Echinacea — the purple coneflower — is native to the United States, and is drought-tolerant and very tough.

Yet gardeners keep killing them, says Allan Armitage, a herbaceous plant specialist at the University of Georgia.

Armitage, who has written more than a dozen gardening books, was keynote speaker at the Maine Landscape and Nursery Association’s annual meeting and trade show in late January.

“Coneflowers lose a lot in the second, third, fourth, fifth or sixth generation,” Armitage said. “Purple coneflowers aren’t purple anymore.”

Beginning gardeners should stick to the purple and white echinaceas because they are closest to the species plant, are true natives and are most likely to survive.

“Breeders are going to breed; it’s just what they do,” Armitage said. “They are introducing echinaceas higgledy-piggledy.” 

In addition to introducing a wide variety of different flower colors, from green and yellow to gold and more, they are introducing double-flowering echinaceas in a lot of different colors.

“If I were to plant just one echinacea, it would be ‘Kim’s Knee High.’ It was actually discovered in Jimmy Stewart’s garden,” Armitage said.

The plant gets its name because it was introduced by Kim Hawks in North Carolina, and at 15 inches tall, it’s a little shorter than a lot of the other echinaceas.

If you want a double echinacea, he said, “Double Scoop Bubble Gum” is the best of them, but there are a number that are quite good.

The echinacea was just one species Armitage mentioned in his talk on perennials. He began his talk with what he called the definition of a true perennial: “A perennial is a plant that, had it lived, would have bloomed year after year.”

For a lot of the perennials other than echinaceas, Armitage prefers the newer introductions to the earlier versions. In most cases, the new plants are improvements.

He likes a lot of the new achillea, or yarrows, even though they are the Rodney Dangerfield of perennials in that they get no respect. There is a whole group of these called the Seduction Series that are very good, and one of his favorites is “Saucy Seduction,” which comes in a deep pink color.

For actaea (which used to be called cimicifuga and has the common name, which no one uses, of bugbane), the dark-leaved ones are the most popular, and one called “Black Negligee,” with black, lacy leaves, is one of the most stunning.

“And it would go really well with ‘Saucy Seduction,”‘ Armitage said.

He likes aquilegia, but — going back to the definition of perennials — it is going to last only two or three years. The Canadian hybrids, including “Little Lanterns,” are better.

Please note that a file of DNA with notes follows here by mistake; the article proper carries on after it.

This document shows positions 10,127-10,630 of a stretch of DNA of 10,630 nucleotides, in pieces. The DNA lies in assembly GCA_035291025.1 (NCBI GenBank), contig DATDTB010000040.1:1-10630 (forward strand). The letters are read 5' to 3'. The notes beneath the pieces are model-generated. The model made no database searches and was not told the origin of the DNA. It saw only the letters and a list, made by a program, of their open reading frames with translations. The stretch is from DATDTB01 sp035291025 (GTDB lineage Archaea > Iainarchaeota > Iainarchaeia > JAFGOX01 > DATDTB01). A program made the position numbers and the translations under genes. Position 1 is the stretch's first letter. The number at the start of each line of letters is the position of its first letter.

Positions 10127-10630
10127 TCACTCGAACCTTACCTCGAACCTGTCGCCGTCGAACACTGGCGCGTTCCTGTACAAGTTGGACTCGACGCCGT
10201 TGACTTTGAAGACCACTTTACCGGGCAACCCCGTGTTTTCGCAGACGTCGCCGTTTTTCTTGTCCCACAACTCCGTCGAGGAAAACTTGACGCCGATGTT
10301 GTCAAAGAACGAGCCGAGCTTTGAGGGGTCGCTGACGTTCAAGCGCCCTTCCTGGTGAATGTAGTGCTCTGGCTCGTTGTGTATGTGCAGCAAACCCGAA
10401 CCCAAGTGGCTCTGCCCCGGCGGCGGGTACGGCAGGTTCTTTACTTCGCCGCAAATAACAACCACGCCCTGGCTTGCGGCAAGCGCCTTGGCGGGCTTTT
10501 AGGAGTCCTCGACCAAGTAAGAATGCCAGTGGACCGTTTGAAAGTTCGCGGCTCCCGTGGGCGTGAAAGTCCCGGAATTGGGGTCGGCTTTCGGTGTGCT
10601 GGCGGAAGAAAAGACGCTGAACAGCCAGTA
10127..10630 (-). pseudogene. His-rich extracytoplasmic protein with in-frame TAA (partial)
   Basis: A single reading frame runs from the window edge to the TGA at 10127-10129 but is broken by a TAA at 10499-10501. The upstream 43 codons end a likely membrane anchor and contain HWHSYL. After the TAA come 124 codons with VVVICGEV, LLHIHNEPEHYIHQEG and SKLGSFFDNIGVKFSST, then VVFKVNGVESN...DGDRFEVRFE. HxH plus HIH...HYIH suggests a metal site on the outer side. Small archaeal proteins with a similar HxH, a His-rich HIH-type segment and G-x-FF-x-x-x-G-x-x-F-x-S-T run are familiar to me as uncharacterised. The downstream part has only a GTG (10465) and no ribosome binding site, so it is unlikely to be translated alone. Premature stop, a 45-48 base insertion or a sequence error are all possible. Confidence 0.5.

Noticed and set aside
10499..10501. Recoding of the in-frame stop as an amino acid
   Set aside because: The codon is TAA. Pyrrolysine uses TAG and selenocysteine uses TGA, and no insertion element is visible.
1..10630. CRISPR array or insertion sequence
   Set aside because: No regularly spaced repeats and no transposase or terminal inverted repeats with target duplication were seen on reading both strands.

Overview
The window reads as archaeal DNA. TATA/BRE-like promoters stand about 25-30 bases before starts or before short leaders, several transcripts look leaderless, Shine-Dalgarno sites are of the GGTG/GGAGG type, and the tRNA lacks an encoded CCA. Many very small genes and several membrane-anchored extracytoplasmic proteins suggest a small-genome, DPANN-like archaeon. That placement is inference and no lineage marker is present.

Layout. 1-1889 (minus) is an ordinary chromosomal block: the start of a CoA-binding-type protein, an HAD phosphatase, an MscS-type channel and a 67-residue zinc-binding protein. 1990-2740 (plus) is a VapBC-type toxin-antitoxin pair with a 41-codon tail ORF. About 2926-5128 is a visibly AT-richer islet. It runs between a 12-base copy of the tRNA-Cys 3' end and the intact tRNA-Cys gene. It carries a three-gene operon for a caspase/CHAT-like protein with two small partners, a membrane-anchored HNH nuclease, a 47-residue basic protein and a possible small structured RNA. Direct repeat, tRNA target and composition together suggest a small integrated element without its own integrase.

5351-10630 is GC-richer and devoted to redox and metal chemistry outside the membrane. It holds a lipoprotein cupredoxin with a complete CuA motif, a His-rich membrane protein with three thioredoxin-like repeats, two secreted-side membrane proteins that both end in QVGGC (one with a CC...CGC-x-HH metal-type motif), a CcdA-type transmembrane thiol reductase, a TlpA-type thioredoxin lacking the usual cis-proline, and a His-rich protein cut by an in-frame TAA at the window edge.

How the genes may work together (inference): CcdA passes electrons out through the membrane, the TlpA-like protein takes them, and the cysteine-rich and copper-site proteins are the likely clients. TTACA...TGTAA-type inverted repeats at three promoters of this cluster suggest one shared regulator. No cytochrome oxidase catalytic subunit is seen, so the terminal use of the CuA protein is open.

If you want a ground cover that will work in shade and isn’t vinca, Armitage recommends asarum, or false ginger, and again, asarum canadensis (the ones from Canada) are likely to do better — and that is not just because Armitage grew up in Montreal.

For astilbes, a great plant that does well in shade, he said the chinensis (Chinese) varieties are best. “Color Flash” is great because it has variegated foliage.

Baptisia is another native that looks great in the garden, but it is hard for nurseries to sell because it looks awful in the pot. In fact, it doesn’t even look that good in the garden until it has been there two or three years, Armitage said, but after that time, it can be substituted for a shrub.

Heuchera, or coral bell, used to be grown for its flowers, and then was grown for its foliage. And now it is being grown for its flowers again, with “Rave On” and “Pink Lipstick” being among the best.

Armitage said there are really too many different heucheras on the market, but each garden center should sell only five — one black, one caramel, one silver, one other color for foliage and one for flowers.

“They are all good, but just pick five,” he said. “When your customer asks why you picked those, just say, ‘They are the best.’ You’re the expert, and they will believe you.”

For sedums, Armitage said a couple of new varieties should be grown by everyone.

One called “Autumn Fire” is better than the old standard “Autumn Joy,”  because “Autumn Joy” lately has been blooming too early.

The other is “Maestro,” which has big flowers and foliage that starts the season bluish-green but turns purple as the year progresses.

Tom Atwell is a freelance writer gardening in Cape Elizabeth and can be contacted at 767-2297 or at:

[email protected]